Amazon Awaited, but Virus Fears Front and Center after Hong Kong Stocks Get Crushed

Though the Fed held the line on rates yesterday, a virus-fear-led selloff in Hong Kong has pushed global markets down in early trading Thursday. Meanwhile, earnings season rolls on.

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5 min read
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Key Takeaways

  • Coronavirus fears worsen, raising volatility and pressuring yields

  • Facebook shares fall sharply on worries about rising costs, regulation

  • Amazon, Visa report after the bell after Tesla, Microsoft last night

(Thursday Market Open) More coronavirus cases and deaths in China helped send Hong Kong shares down 2.6% overnight, and that’s a tough lead-in for U.S. markets today. Amazon (AMZN) reports after the close and we’re still digesting some other key earnings releases. Normally that might be the focus, but the virus is taking up all the room.

The fear meters swung back up this morning as investors sought potentially safer climes, with the Cboe Volatility Index (VIX) charging above 17 and the 10-year Treasury yield hitting a nearly four-month low of 1.57%. 

In fact, the 10-year Treasury yield fell below the three-month yield this morning for the first time since October as investors fled to Treasuries. That might be a psychological issue for some of the big bank stocks today, because banks have trouble turning profits when shorter-term yields rise above longer-term ones.

Another worry—beyond the obvious human toll of the sickness—is how the virus might affect Chinese economic growth. A think tank came out yesterday saying China’s Q1 gross domestic product could fall to 5% or worse. Remember, it was 6% in Q4, but that was before the virus and even that number was the lowest since the 1990s.  

On the ground in China, the death toll hit 170, with 7,700 cases so far. British Airways suspended all flights to mainland China and Russia closed its border with the country. Meanwhile, the World Health Organization is having a meeting today to decide if coronavirus is a public health emergency of international concern. That declaration, if it happens, could mean new travel restrictions, media outlets reported. A WHO emergency declaration today might add to worries, perhaps putting more pressure on the market.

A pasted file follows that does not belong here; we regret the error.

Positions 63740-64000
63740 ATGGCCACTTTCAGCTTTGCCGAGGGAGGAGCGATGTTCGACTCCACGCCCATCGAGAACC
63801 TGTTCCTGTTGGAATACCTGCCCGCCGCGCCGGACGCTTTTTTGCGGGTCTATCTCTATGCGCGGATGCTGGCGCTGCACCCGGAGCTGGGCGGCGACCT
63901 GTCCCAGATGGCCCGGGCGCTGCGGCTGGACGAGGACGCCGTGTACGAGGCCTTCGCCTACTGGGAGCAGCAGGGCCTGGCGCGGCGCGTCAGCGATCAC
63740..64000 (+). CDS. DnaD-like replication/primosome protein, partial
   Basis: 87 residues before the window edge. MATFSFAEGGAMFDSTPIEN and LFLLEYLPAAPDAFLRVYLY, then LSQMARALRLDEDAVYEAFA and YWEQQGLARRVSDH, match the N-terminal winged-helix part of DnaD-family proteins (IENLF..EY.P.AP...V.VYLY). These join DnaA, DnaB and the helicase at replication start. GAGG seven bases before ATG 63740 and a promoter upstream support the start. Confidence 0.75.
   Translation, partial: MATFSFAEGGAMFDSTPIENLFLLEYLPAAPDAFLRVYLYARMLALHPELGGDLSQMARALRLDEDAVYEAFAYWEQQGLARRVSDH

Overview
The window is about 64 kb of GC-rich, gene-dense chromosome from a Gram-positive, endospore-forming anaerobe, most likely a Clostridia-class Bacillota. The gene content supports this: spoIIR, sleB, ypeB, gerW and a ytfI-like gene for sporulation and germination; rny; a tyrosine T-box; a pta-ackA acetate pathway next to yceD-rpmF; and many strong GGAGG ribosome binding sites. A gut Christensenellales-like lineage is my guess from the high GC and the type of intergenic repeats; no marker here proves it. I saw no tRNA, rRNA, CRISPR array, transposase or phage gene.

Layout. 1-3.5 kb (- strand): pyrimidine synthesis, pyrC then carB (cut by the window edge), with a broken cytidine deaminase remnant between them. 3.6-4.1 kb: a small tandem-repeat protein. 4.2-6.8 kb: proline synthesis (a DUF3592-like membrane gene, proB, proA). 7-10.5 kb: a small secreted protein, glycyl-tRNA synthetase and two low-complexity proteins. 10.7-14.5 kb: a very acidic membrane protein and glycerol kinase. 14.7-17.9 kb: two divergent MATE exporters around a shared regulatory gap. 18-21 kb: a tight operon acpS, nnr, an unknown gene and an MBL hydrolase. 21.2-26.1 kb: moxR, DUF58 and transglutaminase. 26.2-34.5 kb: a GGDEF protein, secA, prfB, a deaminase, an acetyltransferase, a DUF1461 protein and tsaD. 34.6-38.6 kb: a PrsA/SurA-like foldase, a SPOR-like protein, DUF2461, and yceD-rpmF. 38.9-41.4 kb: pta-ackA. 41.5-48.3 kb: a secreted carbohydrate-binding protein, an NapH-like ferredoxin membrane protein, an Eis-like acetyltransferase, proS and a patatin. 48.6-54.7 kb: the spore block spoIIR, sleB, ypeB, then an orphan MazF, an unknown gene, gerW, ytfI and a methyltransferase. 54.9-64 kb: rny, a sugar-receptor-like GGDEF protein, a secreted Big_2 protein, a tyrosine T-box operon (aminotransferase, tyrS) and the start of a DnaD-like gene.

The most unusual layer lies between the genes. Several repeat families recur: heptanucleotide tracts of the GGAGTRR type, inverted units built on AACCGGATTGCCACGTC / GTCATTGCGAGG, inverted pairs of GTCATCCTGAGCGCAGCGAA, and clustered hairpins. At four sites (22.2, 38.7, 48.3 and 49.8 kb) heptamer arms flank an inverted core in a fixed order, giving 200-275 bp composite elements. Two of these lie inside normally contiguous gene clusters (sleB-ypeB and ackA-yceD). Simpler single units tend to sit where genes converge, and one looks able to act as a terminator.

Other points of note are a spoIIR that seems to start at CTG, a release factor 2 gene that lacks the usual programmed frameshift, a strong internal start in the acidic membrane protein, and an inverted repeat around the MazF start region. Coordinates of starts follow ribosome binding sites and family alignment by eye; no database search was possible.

The Shanghai exchange is still closed for a holiday. It could be interesting to see how stocks there perform when the exchange opens up again, with a lot probably depending on the virus situation by then.

On the data front today, the first read on U.S. gross domestic product (GDP) for Q4 came in at 2.1%, right where analysts had expected. GDP for the full year rose 2.3%. Weekly jobless claims of 216,000 were also in line, so the numbers probably aren’t going to influence things much today. 

Some analysts are worried GDP in the current quarter could fall below 2%, in part due to the Boeing (BA) 737 MAX production shutdown.

Earnings Round-Up

Investors await Amazon (AMZN) earnings after the close today. The company had a tough outing its last time out, so the question is whether Q4 marked a turnaround. We know people were out shopping last quarter, at least judging by early returns from the holidays, but AMZN could shed more light on its call. 

Seeing yesterday’s impressive cloud results from Microsoft’s (MSFT) Azure public cloud business—where growth came in above consensus at 62%—probably sets up a strong challenge for Amazon Web Services, the leader in cloud infrastructure. Watching these two behemoths go up against each other is like seeing a boxing match for the heavyweight title. AMZN is still ahead, but MSFT looks like a worthy contender and shares are on the rise this morning.